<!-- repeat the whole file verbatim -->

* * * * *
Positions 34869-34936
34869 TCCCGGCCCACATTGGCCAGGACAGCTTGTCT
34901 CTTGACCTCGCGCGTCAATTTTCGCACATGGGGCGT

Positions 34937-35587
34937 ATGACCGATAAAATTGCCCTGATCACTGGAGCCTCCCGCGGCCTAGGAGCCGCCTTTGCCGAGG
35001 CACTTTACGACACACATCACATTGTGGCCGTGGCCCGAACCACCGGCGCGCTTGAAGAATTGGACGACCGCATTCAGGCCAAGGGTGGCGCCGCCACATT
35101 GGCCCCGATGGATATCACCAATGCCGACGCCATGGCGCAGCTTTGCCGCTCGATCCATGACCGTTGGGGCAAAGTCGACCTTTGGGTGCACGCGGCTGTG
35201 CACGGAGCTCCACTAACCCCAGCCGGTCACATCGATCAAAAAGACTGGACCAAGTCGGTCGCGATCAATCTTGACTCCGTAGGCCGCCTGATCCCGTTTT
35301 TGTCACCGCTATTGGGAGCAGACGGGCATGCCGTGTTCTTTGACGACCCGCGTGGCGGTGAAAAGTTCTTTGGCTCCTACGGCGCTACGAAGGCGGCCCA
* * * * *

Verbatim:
Positions 34869-34936
34869 TCCCGGCCCACATTGGCCAGGACAGCTTGTCT
34901 CTTGACCTCGCGCGTCAATTTTCGCACATGGGGCGT

Positions 34937-35587
34937 ATGACCGATAAAATTGCCCTGATCACTGGAGCCTCCCGCGGCCTAGGAGCCGCCTTTGCCGAGG
35001 CACTTTACGACACACATCACATTGTGGCCGTGGCCCGAACCACCGGCGCGCTTGAAGAATTGGACGACCGCATTCAGGCCAAGGGTGGCGCCGCCACATT
35101 GGCCCCGATGGATATCACCAATGCCGACGCCATGGCGCAGCTTTGCCGCTCGATCCATGACCGTTGGGGCAAAGTCGACCTTTGGGTGCACGCGGCTGTG
35201 CACGGAGCTCCACTAACCCCAGCCGGTCACATCGATCAAAAAGACTGGACCAAGTCGGTCGCGATCAATCTTGACTCCGTAGGCCGCCTGATCCCGTTTT
35301 TGTCACCGCTATTGGGAGCAGACGGGCATGCCGTGTTCTTTGACGACCCGCGTGGCGGTGAAAAGTTCTTTGGCTCCTACGGCGCTACGAAGGCGGCCCA